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Heart Disease

Heart Health Knowledge Among Americans

Fewer than half of Americans knew back or jaw pain and nausea/vomiting can be heart attack indicators. Highlights Only Half Of Americans Say They Know CPR The results reveal Americans also confuse heart attack & stroke symptoms A online survey conducted conducted by the Cleveland Clinic among a national probability dual-sample consisting of 1,007 adults, 470 men and 537 women 18 years of age and older found the folowing:  –Slightly more than half of Americans (fifty four percent) say they know…

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Heart Disease Risk in Women

 Many women say their physicians never talk to them about coronary risk and sometimes don’t even recognize the symptoms, mistaking them instead for signs of panic disorder, stress, and even hypochondria.  Highlights  Gender matters: Heart disease risk in women In a survey conducted by the American Heart Association, about half of the women interviewed knew that heart disease is the leading cause of death in women, yet only 13% said it was their greatest personal health risk. Top heart attack…

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What are my odds of dying from heart disease?

  Heart Disease in the United States About 610,000 people die of heart disease in the United States every year–that’s 1 in every 4 deaths.  Heart disease is the leading cause of death for both men and women.   Coronary heart disease (CHD) is the most common type of heart disease, killing over 370,000 people annually. Every year about 735,000 Americans have a heart attack. Of these, 525,000 are a first heart attack and 210,000 happen in people who have already had a heart attack. Center for Disease Control and…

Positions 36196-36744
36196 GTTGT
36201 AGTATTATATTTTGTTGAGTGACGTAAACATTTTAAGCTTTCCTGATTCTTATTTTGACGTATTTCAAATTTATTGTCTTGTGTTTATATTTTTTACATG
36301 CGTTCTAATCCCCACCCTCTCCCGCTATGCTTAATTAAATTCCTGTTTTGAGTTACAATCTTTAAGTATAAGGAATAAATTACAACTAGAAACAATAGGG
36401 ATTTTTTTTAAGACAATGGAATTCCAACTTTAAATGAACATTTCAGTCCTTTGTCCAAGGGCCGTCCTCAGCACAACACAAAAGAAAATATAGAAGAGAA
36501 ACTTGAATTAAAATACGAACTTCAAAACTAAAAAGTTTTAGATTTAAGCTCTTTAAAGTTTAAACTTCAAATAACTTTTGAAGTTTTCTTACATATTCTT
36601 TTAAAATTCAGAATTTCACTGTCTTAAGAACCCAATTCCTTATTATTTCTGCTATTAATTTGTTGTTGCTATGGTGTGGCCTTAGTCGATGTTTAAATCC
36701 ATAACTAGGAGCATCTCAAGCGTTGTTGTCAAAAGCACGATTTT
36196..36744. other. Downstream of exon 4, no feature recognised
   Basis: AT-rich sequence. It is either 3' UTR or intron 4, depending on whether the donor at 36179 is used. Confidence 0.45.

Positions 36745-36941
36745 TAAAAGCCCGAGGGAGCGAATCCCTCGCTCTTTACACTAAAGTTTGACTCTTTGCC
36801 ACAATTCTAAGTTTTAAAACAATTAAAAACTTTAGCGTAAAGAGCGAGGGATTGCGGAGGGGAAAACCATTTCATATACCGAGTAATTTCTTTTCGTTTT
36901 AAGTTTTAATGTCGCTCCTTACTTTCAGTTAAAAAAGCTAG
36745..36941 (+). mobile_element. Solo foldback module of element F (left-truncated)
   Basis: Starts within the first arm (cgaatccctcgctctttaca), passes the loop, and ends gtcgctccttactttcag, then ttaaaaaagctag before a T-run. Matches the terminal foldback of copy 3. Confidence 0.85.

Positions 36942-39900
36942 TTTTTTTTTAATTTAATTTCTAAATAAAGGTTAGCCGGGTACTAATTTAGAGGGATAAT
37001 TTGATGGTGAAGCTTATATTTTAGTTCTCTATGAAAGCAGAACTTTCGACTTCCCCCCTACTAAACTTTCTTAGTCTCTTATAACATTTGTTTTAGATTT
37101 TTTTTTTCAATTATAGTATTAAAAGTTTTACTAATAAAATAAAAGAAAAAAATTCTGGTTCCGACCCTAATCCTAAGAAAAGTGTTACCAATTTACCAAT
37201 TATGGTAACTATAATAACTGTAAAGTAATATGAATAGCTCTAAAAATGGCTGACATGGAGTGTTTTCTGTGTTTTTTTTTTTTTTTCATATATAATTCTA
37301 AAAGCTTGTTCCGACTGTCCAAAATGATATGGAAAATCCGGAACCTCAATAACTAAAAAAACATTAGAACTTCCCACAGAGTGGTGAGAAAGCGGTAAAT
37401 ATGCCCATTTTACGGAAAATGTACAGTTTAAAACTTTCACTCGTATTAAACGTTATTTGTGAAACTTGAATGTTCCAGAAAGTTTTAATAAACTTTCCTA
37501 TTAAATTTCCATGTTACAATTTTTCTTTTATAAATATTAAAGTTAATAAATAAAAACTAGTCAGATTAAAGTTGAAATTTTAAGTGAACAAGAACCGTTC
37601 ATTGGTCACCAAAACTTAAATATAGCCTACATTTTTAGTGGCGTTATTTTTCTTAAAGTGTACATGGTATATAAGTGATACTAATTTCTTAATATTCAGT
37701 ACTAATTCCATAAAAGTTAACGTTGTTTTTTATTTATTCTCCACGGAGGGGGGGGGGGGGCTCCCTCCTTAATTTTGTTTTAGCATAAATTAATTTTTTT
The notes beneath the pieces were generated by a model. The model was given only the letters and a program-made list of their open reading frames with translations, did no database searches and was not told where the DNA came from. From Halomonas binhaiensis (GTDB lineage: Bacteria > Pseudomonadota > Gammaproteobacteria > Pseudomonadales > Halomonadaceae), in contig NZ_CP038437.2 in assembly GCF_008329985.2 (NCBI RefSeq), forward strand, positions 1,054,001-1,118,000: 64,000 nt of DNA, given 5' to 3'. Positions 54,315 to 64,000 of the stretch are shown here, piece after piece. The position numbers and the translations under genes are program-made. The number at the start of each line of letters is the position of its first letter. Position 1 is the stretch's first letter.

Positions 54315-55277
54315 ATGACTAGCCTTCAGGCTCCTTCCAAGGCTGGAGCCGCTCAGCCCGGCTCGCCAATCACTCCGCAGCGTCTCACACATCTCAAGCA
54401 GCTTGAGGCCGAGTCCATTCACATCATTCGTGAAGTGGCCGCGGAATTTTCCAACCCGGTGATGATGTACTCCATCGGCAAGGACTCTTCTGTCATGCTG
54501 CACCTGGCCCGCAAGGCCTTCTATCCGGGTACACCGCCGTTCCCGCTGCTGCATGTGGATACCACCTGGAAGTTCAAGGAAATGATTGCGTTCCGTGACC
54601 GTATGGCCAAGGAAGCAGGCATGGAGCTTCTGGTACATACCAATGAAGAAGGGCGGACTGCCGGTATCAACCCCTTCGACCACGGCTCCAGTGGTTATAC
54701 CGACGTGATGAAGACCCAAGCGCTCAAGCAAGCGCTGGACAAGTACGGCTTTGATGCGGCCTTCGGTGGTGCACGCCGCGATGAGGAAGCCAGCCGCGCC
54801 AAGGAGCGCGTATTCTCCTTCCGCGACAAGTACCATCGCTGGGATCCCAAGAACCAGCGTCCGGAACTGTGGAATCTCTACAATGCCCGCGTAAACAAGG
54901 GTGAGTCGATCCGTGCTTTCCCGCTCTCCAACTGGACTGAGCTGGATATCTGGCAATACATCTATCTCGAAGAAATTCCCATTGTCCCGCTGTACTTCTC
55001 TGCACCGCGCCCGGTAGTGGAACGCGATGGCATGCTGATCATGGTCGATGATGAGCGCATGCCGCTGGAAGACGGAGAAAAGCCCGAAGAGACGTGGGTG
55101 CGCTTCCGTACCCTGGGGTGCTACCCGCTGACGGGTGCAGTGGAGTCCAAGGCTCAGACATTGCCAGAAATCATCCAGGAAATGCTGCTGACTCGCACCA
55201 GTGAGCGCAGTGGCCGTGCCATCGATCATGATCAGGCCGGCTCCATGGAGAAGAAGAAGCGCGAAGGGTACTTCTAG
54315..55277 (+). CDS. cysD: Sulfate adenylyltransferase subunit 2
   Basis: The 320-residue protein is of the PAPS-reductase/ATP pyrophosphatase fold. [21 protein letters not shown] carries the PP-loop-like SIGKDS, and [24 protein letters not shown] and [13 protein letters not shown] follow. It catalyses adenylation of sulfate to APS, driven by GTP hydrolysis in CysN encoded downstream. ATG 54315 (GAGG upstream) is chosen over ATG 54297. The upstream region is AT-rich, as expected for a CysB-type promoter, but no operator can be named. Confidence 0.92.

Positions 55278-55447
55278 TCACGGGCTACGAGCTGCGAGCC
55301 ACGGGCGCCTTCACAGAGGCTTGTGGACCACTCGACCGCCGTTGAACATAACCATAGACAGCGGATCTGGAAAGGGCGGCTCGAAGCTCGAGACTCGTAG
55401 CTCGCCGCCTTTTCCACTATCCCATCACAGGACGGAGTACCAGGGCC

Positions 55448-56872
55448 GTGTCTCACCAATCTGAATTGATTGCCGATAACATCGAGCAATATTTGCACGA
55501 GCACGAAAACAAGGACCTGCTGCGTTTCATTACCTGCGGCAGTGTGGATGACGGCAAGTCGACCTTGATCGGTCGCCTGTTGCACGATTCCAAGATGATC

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Nudging People Towards Cardiac Rehab

Changing the referral process for cardiac rehabilitation to opt-out rather than opt-in caused referral rates to jump from 12 percent to 75 percent in nine months at the Hospital of the University of Pennsylvania. Hospital ‘nudges’ providers to increase cardiac rehab referral by 63% Highlights “We started bringing cardiac rehab into our conversations with patients and adding it to discharge documentation and conversations following discharge as well. Now this is part of our daily workflow.” The project was part of…

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Height and Heart Disease Risk

  Lower than Average Height Increases Risk of Heart Disease   Highlights For every 2.5 inches below average height, risk of heart disease increased about 14 percent; this was more pronounced in men than women.  200,000 people in the United Kingdom were studied. For every 2.5 inches below average height, risk of heart disease increased about 14 percent; this was more pronounced in men than women.   The risk of getting heart disease due to your height is much less than…

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How Does High Altitude Affect People with Heart Problems?

Highlights High Altitude Exposure Among People With Cardiovascular Conditions   Physiological acclimatization to altitude can impose an increased workload on the cardiovascular system. At high altitudes, considered those higher than 2500 m (~8200 ft) above sea level, physiologic responses may start to represent challenges for the human body. High altitude is associated with progressive reduction in barometric pressure, air temperature, and humidity. A reduction in barometric pressure results in “hypobaric hypoxia.” High altitude is associated with increases in systemic blood…

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